Embarrassed After Gynecomastia Surgery?
Many men we work with arrive at the decision to have surgery for gynecomastia in New York in stages. Although most are quite unhappy about their man boobs, it’s common for men to see the procedure as a big step. Some initially view plastic surgery as mainly for women.
Of course, there are a number of patients who sign up for male breast reduction surgery eagerly and want to get into the operating suite right away! These are men referred to us by someone they know. After seeing a friend or loved one get a new lease on life when they lose their moobs, our referral patients are inevitably enthusiastic about achieving the same results.
Generally speaking, though, the patients we see for gynecomastia in New York seem to become more comfortable with the idea of male breast reduction as they do some research and discover:
– Gynecomastia surgery is not very invasive and is low in risk
– The procedure is satisfying and permanent for almost all men
– The sooner you have surgery, the more likely your skin will bounce back
For some who don’t want others to know they’ve had gynecomastia surgery, a question may remain as they approach a decision. What will it be like when I return to work in a compression garment with restricted movement?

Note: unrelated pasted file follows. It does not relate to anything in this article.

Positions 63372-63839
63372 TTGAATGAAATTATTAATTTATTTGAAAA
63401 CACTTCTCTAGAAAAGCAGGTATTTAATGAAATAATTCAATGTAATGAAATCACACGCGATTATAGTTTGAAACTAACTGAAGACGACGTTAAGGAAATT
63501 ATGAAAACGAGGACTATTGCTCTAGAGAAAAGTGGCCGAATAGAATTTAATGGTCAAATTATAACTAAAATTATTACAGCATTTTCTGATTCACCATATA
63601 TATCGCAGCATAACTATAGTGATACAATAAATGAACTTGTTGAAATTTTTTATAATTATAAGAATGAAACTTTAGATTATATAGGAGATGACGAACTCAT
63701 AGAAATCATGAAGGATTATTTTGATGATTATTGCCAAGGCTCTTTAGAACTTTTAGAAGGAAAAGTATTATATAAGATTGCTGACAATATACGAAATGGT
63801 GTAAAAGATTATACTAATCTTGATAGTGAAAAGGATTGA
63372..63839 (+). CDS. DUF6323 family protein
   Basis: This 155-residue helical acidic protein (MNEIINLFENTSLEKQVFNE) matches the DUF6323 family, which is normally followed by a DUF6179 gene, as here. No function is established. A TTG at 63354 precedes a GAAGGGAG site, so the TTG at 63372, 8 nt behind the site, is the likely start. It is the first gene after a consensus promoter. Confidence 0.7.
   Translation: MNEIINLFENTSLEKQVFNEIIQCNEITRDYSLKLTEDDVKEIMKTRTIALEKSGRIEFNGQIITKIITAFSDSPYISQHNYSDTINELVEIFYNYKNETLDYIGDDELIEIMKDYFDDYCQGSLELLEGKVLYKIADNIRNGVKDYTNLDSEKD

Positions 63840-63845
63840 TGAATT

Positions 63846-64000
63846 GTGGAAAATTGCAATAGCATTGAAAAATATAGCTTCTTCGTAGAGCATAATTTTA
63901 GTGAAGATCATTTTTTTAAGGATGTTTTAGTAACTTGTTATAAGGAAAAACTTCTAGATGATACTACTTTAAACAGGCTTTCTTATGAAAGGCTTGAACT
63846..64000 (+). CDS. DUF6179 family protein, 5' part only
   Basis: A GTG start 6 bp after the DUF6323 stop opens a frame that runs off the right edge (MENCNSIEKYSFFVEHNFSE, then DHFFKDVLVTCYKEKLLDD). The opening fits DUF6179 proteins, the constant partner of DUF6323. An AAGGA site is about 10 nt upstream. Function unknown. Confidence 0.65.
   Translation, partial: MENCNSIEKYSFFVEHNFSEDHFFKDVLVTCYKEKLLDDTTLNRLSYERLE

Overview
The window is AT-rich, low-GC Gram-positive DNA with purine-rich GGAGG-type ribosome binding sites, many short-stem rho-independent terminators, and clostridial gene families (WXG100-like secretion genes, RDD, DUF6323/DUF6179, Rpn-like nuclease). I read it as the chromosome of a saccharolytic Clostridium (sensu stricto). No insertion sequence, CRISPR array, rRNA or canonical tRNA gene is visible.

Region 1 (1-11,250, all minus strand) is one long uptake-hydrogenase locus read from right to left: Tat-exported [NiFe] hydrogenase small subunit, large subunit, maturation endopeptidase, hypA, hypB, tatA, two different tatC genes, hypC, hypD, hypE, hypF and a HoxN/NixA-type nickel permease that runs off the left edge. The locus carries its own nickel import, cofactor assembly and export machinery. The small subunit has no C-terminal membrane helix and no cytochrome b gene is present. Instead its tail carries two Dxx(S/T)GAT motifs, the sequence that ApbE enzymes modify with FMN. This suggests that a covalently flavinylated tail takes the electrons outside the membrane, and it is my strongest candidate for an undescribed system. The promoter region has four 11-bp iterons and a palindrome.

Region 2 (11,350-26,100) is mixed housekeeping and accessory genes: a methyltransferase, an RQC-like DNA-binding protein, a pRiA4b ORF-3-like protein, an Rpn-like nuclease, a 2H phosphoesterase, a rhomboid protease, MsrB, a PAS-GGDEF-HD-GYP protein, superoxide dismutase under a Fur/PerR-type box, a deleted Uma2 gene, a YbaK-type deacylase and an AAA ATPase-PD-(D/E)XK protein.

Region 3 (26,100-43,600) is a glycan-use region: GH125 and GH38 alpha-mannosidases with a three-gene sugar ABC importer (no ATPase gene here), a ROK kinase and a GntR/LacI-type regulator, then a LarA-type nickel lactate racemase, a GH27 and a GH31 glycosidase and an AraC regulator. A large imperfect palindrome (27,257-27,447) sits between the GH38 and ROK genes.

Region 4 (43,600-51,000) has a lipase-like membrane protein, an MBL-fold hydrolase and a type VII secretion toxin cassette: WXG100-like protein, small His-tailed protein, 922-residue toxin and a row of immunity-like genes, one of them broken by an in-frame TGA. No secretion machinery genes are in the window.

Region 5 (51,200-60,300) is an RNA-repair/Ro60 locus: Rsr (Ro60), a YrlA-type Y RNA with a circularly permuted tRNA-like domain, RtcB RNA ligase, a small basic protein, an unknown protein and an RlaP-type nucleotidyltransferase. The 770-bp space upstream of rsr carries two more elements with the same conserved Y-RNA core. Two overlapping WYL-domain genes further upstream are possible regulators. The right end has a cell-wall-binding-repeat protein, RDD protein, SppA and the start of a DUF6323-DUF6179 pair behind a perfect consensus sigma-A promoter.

The answer depends on you and the kind of work you do. For instance, if you have a job that requires you to dress rather formally in a tailored shirt or a uniform and you do very little lifting, it’s unlikely anyone will notice anything is different.
Similarly, if you work outdoors in cool weather and you wear a sweatshirt, jacket or similar clothing, it’s likely that your compression garment will not be noticed. But if lifting and carrying is part of the job, you may find it necessary to explain to some people why you need to take it easy for a while.
If your job setting is more informal and you typically wear a shirt that may reveal a compression vest to those you work with closely, you may also want to be prepared to explain the temporary change to your colleagues. Some patients decide to tell others they’ve cracked some ribs or hurt their back and need extra support. Some find it important to be as truthful as possible and say they’ve had minor surgery or even a growth removed and need a temporary bandage.
This is an ideal topic to discuss with patients who have been through male breast reduction surgery and recovery. You can ask other men – in a forum like the one on gynecomastia.org, for example – what it was like when they went back to work. This can help you think about how to prepare. The bottom line is, however, that just like any other medical concern, gynecomastia is no one’s business but your own.